The day was going well apart from a few signage mishaps and a few non-serious falls. However, as I drove back towards the finish where a BBQ and cold beers were waiting readily for the finishers (and, naturally, the organiser), I came across something unusual - a lot of cars pulled up along the road by a quiet village green and - to my horror - something obstructing the road.
My heart shot into my throat. It was one of mine. I parked and ran over like a bat out of hell. There was a rider lying face down on the road and another crouched over him. His helmet was smashed to pieces next to him. I spoke to the conscious rider who said they had both been hit by a car from behind. The car had apparently hit the accelerator instead of the brake (!?), taken out the first rider from behind then proceeded to hit the second rider, who luckily managed to escape with a few surface grazes and a little emotional scarring.
The rider on the ground was conscious but had apparently blacked out for a while prior to me arriving. The ambulance and police were on their way. I felt a bit (a lot) panicky. What do I do?! It is my responsibility that as an event organiser I do something here. But what the hell is it?! Oh god....
I had a witness approach me with a name and number, and took the details. I took details of both riders and took photographs of the damaged bike, the front of the car, and the obliterated helmet. Yes. This should be ok right? I knew I would need to file an incident report with British Cycling but I felt extremely vulnerable. This was my event! This poor, poor guy. He could have been killed. It was such a shock that I sat down on the grass verge at one point and burst into tears. Luckily I'm not sure anyone saw this as a) it doesn't look very professional and b) it doesn't bode very well for the victims if the relatively impartial event organiser breaks down!
I eventually gathered myself together and called the mechanic so he could come and collect the bikes. I explained to both riders that their bikes would be safely stored at the shop until they were ready to collect them. I informed the police of all my details. Both chaps went off in the ambulance and I went back to the finish to welcome other riders in. Phew, deep breaths.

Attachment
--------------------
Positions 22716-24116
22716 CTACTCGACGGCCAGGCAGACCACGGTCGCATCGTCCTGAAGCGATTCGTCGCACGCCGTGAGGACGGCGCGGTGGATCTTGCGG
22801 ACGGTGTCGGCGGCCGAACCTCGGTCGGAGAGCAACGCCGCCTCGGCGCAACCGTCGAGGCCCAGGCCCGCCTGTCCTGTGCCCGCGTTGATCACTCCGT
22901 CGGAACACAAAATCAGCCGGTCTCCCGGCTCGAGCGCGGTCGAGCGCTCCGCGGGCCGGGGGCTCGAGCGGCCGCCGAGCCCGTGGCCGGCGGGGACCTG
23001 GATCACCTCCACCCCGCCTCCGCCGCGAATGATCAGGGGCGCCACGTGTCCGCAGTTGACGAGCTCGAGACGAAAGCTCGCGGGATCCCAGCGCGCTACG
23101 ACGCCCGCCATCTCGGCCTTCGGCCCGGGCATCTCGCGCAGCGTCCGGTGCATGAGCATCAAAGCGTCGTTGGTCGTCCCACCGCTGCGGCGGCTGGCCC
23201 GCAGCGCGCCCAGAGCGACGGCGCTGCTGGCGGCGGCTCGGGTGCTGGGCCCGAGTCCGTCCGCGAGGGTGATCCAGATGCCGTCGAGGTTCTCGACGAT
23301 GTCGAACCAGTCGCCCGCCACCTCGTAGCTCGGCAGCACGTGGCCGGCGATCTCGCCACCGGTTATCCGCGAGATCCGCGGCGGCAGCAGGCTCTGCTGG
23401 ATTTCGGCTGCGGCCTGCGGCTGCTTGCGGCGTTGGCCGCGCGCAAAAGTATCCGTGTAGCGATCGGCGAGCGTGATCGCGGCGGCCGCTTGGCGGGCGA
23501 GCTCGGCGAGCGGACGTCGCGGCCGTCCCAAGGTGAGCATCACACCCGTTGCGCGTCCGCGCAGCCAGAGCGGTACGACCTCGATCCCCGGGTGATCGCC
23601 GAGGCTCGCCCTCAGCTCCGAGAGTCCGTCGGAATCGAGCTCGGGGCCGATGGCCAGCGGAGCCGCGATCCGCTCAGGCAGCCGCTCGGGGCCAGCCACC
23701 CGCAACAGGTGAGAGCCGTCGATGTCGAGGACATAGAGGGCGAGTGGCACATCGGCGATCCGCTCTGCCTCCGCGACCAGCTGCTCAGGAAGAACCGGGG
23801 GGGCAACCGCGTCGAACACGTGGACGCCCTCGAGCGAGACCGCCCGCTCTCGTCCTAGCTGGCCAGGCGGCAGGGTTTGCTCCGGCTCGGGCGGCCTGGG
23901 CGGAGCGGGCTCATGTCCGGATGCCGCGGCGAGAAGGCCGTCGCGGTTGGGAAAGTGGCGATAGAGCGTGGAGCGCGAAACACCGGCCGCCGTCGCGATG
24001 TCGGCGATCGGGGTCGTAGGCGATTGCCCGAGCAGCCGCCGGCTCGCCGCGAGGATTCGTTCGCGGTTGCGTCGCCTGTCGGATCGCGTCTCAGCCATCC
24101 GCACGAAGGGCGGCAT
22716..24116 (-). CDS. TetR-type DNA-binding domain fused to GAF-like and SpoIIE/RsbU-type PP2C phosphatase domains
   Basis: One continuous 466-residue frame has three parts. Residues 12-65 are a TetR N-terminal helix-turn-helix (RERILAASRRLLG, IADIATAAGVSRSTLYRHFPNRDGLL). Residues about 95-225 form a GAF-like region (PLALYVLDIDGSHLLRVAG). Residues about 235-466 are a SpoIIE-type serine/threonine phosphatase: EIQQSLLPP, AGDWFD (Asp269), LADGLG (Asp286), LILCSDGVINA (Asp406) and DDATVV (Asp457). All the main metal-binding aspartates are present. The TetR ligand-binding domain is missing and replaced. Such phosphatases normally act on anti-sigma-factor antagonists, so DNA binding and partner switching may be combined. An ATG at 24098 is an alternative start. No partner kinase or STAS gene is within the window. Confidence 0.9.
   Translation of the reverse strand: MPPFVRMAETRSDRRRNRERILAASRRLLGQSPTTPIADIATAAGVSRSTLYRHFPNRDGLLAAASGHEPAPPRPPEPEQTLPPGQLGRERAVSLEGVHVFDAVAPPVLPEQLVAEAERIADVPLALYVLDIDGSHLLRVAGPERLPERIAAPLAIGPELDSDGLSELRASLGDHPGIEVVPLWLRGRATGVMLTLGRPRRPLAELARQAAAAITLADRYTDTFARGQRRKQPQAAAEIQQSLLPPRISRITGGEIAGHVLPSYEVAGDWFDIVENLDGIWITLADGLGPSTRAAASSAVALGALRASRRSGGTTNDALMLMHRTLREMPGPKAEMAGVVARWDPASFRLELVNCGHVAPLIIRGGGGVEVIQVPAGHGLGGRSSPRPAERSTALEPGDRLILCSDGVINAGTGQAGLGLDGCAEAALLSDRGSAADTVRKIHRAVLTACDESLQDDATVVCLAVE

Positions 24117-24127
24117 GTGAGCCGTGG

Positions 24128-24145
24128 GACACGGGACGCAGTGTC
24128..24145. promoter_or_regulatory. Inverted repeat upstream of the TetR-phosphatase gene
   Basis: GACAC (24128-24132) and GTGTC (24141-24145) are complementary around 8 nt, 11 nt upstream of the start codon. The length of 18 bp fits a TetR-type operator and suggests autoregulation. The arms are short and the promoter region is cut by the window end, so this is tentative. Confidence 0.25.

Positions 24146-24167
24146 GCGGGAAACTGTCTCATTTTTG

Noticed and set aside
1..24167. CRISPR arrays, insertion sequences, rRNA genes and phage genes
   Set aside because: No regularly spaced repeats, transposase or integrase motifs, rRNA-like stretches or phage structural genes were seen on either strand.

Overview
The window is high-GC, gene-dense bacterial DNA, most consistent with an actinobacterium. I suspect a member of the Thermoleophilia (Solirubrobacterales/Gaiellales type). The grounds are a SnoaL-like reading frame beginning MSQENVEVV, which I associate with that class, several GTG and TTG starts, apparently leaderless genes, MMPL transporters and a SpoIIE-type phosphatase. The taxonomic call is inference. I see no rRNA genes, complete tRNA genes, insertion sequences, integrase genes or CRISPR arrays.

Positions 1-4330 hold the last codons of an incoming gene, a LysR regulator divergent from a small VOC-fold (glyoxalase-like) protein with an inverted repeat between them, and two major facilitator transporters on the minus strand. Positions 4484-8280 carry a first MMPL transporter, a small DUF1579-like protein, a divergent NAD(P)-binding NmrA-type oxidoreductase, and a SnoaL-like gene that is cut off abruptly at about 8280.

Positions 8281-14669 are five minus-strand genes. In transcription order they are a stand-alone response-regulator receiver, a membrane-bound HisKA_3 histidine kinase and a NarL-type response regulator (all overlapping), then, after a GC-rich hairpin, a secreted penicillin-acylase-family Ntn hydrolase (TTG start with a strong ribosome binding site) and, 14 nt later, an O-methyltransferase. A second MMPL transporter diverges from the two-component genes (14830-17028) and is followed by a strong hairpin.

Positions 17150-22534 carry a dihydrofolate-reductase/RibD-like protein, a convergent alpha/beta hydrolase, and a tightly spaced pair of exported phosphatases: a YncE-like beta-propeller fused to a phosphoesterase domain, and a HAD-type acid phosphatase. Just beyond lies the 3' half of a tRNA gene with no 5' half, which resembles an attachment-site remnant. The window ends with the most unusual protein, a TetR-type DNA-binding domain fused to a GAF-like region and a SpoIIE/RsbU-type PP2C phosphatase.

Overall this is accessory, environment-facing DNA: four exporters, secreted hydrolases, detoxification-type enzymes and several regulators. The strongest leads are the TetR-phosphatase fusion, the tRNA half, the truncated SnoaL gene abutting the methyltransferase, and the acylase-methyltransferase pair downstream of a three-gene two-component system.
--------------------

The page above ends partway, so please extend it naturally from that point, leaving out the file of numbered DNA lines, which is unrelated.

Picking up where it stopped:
Back to the sanctuary of the sun, the smell of the barbeque and people laughing and chatting amongst themselves. But this sense of dread that flooded my veins was still lingering. It was a real shock to the system. I cannot describe how it feels to be in such a position of responsibility that someone's life may have been at risk at an event which you own and run. Perhaps many of you are familiar with these kinds of situations, but I'm not, and maybe at the ripe old age of 28 I haven't had enough life experiences yet.
Needless to say both chaps were absolutely fine and I had a long and pleasant talk on the phone with the concussed rider after he had been released from hospital. He also felt extremely emotional about the incident and took a few days off work to recover from it. I was relieved beyond belief. I had some kind of intrinsic emotional tie to this guy because of what had happened under my remit. It was nice to strengthen that invisible bond I had by communicating with him afterwards, and in a strange kind of way, I think he felt the same.
What I can say is that it was haunting. And it really seeped into me, like a slow-acting poison, this harrowing reality that cycling really is very damn dangerous. Because anything can happen, and the majority of the time, it's not even in the rider's own control. In this sense, I think cycling could be classified as extreme, because it's truly unpredictable.
Just be careful out there everyone. Please...